The following post is sponsored by Allstate Insurance Co. As a reminder, this site and its author may be compensated for expressing personal opinions regarding featured products and services.
The thought of flying anywhere these days is most unappealing to me. The long lines, the invasive security, the crowded cabins in coach all combine to make for a pretty miserable experience. I’m much more comfortable in my own vehicle, and assuming I can reach a destination in a day or two’s drive, well, I’d rather just settle in for a drive.
Of course, driving long distances can be fraught with risks as well. Add in the oppressive heat wave gripping much of the country, and the strain on your car may be too much, leading to an inopportune breakdown in the worst possible spot.
I’ve always had a roadside assistance plan, since the days when my wife traveled several hundred miles to visit relatives after our first child was born, and unfortunately, I couldn’t go along. The plan provided some piece of mind that if she were to encounter trouble, help was just a cell phone call away.
One of the things I didn’t like about that plan, and still don’t, is that I have to pay a fee every month whether I take advantage of the plan or not. It’s kind of like having a gym membership and never using the gym!
That’s why I’ve been interested in the Good Hands Roadside Assistance plan offered by Allstate. Here are a few benefits of the plan:
- You do not need to have Allstate insurance to use this service
- You only pay when you use it; there are no monthly fees
- Pre-registering for Good Hands Roadside Assistance provides faster service at time of need on the road. Those that pre-register will also receive a welcome kit in the mail containing a wallet card, key fob and window cling with the phone number for roadside help
- You can register for up to 5 drivers on your account (perfect for families with teen drivers)
If interested, you can sign up directly below (after signing up, continue reading below for some additional tips for making a summer road trip safe):
In addition to a solid roadside assistance plan, it’s a good idea to stock your car with a few basic survival supplies specifically for the summer. Here’s a short list of things I always carry along:
- Water. I like to toss a 24-pack of water bottles in the trunk just before leaving. Sure, it adds a little weight to our vehicle, but if stranded in a hot climate, having some water on hand is vitally important.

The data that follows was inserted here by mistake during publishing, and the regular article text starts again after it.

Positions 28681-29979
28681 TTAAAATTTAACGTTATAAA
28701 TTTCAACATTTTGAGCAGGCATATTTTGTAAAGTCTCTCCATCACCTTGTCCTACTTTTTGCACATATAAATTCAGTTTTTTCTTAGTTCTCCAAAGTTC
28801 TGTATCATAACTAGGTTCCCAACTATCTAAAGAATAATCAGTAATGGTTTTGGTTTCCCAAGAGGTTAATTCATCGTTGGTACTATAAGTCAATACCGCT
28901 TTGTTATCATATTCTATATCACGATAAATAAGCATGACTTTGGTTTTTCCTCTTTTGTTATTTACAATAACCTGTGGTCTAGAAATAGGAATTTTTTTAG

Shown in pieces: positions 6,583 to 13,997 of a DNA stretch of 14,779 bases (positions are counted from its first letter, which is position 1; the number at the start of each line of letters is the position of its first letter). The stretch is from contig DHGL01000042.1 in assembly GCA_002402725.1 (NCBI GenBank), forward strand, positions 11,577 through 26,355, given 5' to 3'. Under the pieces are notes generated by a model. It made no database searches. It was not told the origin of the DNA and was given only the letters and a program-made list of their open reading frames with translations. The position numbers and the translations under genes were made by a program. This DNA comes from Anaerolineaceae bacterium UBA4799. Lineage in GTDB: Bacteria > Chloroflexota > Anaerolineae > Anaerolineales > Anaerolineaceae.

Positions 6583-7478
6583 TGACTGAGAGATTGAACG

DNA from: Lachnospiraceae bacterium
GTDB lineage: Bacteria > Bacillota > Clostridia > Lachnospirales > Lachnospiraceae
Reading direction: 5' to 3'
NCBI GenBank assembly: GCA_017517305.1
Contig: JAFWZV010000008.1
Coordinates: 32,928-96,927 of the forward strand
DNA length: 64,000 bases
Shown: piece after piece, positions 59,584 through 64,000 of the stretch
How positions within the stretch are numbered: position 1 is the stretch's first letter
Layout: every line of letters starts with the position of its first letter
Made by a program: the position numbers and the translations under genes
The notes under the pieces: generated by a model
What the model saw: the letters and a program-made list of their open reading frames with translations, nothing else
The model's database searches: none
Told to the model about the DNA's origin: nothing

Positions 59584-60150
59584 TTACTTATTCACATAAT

- High-calorie snack bars. Again, if you are stranded, or have to wait a long time for help to arrive, it’s a good idea to have some snacks on hand. Avoid things like chocolate bars, which will become a melted mess in the summer heat. Stick to granola and peanut butter flavors.
- Ramen noodles. I occasionally survived on these in college, so I could do it again if I had to.
- Mirror. Great for signaling someone from long distances, especially a pilot looking for you from above.
- Paracord. Every good bug out bag should have some rope.
- First aid kit. Store everything from pain relievers, gloves, first aid tape, gauze, bandages, insect bite relief, etc.
- Survival knife/multi-tool. Great for cutting rope, opening cans, etc.
- Mess kit. Folding pans and pot can help make water safe, heat food, etc.
- Mylar blanket. Good for hot or cold climates. If you have to hunker down in your vehicle overnight and have no heat source, these blankets will come in handy for trapping body heat and keeping you warm.
- Flashlight. Don’t forget to toss in a spare set of batteries.
- Waterproof matches. For starting a small fire for a heat source to cook food, make water safe, etc.
- Whistle. Again, great for getting rescuers’ attention if you found yourself in the ditch and not easily visible from the road. If injured, you may not have the energy to scream for help, but a blow on the whistle will travel a long way.
- Poncho. Nice for changing tires in a downpour – been there, done that.
These car “bug out bags” aren’t designed to live off for weeks, but should provide enough tools to help you stay safe until help arrives. Toss these contents in a spare backpack or small storage crate and safely store in your trunk, along with the usual auto emergency gear – jumper cables, an empty gas can, jack and lug wrench for changing the spare, and an auto fire extinguisher.